InDesign CC 2014 Reflowable ePUBs are even better
Although the large changes in ePUB export are seen in the fixed layout variety, what they now call reflowable ePUBs are also improved. They have their own dialog box and they are a separate choice when you export. You now add the metadata in the export reflowable ePUB dialog box. This saves time and hassle. Our control over placed graphics is much better, as long as you stay within the rules. Inline graphics are all rasterized or re-rasterized. The result is that all graphics need to be anchored graphics: Above Line, Below Line, or Custom.
Tables are improved quite a bit, though they still have a way to go.
- Borders & fills: these are now supported to a certain extent. I have been able to put borders and background around a paragraph by using single-cell tables! This is a BIG deal. prior to this there was no way to add rules to paragraphs. Now we can at least put the type in a box.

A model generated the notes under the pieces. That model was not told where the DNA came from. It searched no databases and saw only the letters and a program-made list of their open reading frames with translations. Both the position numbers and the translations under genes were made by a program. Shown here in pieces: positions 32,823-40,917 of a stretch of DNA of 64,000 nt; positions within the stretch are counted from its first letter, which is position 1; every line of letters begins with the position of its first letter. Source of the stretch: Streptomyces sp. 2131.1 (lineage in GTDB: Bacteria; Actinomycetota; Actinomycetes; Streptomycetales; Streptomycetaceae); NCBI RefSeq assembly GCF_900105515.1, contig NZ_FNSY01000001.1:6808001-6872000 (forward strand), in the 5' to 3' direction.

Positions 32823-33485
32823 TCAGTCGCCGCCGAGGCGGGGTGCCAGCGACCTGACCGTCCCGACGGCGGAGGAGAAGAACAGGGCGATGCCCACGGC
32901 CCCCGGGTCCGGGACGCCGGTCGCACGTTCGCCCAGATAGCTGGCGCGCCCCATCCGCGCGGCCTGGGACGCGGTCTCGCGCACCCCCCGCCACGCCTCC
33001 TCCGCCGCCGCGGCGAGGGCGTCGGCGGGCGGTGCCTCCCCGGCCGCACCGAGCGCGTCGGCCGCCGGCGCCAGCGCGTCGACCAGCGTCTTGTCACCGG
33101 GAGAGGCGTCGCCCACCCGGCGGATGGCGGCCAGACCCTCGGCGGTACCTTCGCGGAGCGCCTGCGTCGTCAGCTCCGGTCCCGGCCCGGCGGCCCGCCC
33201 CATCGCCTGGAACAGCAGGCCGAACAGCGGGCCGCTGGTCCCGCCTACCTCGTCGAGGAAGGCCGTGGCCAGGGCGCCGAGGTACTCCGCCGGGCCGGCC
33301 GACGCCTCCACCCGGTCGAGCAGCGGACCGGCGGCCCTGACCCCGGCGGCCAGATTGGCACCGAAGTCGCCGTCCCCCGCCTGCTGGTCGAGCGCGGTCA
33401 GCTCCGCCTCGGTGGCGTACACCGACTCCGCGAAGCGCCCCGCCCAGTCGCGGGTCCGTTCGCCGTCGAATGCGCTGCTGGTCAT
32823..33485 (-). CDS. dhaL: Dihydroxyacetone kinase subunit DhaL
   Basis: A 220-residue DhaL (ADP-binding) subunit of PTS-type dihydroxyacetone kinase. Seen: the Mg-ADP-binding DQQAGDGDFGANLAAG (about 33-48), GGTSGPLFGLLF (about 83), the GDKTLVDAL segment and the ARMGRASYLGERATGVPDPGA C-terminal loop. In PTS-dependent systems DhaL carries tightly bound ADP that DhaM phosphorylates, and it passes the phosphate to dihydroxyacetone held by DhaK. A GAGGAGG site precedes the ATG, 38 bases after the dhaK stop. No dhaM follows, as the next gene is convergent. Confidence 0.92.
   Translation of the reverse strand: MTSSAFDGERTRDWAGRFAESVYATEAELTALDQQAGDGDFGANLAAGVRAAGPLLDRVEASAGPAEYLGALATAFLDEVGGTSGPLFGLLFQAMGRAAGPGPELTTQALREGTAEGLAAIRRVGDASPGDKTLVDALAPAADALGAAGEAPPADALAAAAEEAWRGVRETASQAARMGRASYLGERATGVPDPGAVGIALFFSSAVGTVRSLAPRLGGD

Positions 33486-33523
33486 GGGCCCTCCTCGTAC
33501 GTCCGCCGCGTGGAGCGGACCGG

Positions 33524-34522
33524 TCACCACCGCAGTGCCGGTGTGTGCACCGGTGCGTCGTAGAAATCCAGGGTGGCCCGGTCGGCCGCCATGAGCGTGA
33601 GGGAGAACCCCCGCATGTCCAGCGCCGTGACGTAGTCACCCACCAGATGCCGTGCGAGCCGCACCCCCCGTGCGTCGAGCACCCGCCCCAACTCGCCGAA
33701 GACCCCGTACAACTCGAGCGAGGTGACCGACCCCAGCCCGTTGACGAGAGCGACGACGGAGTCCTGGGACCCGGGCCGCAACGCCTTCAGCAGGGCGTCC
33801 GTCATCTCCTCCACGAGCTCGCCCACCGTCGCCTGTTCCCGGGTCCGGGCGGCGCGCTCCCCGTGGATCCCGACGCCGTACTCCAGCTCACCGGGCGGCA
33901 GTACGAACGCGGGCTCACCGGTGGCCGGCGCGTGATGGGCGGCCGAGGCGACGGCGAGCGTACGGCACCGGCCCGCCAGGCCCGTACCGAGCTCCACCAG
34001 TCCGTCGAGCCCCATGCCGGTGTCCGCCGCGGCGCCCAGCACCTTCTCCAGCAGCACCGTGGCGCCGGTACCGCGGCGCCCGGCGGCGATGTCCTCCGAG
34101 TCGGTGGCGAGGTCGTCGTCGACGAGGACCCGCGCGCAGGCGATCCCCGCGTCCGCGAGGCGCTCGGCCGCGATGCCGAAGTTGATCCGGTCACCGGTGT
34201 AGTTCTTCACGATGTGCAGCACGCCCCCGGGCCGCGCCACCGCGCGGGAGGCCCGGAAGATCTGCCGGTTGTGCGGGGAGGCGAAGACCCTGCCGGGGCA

- Only solid, dotted, or dashed rules work
- Border must be the same on all four sides
- The Color: None does not exist in HTML, so it maps to Black [don’t ask me why] so use a 0 pt rule and if you’re paranoid use a 0% color
- Corner effects do not work at all
- No gradients at all
Graphics work better, but
- Strokes and fills work: but only the 3 types supported by HTML/CSS: solid, dashed, and dotted. No custom dots or dashes either. Multiple rules render as solid-line strokes.
- They cannot be resized: you must drop them in at 100%—OK you can resize them and mess them up. You really want to do everything you can to help the ereader render the graphics as good as possible.
- They cannot be cropped or masked: you must make them fit proportionally. Command+Option+C with do that for you.
- Graphic frames cannot use corner effects: any corner effect will cause to placed graphic to not display. Even rectangular corners must be set to 0 pixels
- No gradients: not for strokes, fills, or text. The only way you can use gradients is within placed, rasterized images.
- You must use Save For Web in Photoshop when producing them [anything else is on your head]: this will make them 72 dpi, and that is necessary. However, I have had some success placing 1200 pixel-wide images and have them be 600 pixels wide in the ePUB. I can’t tell if they are higher resolution in my ereaders.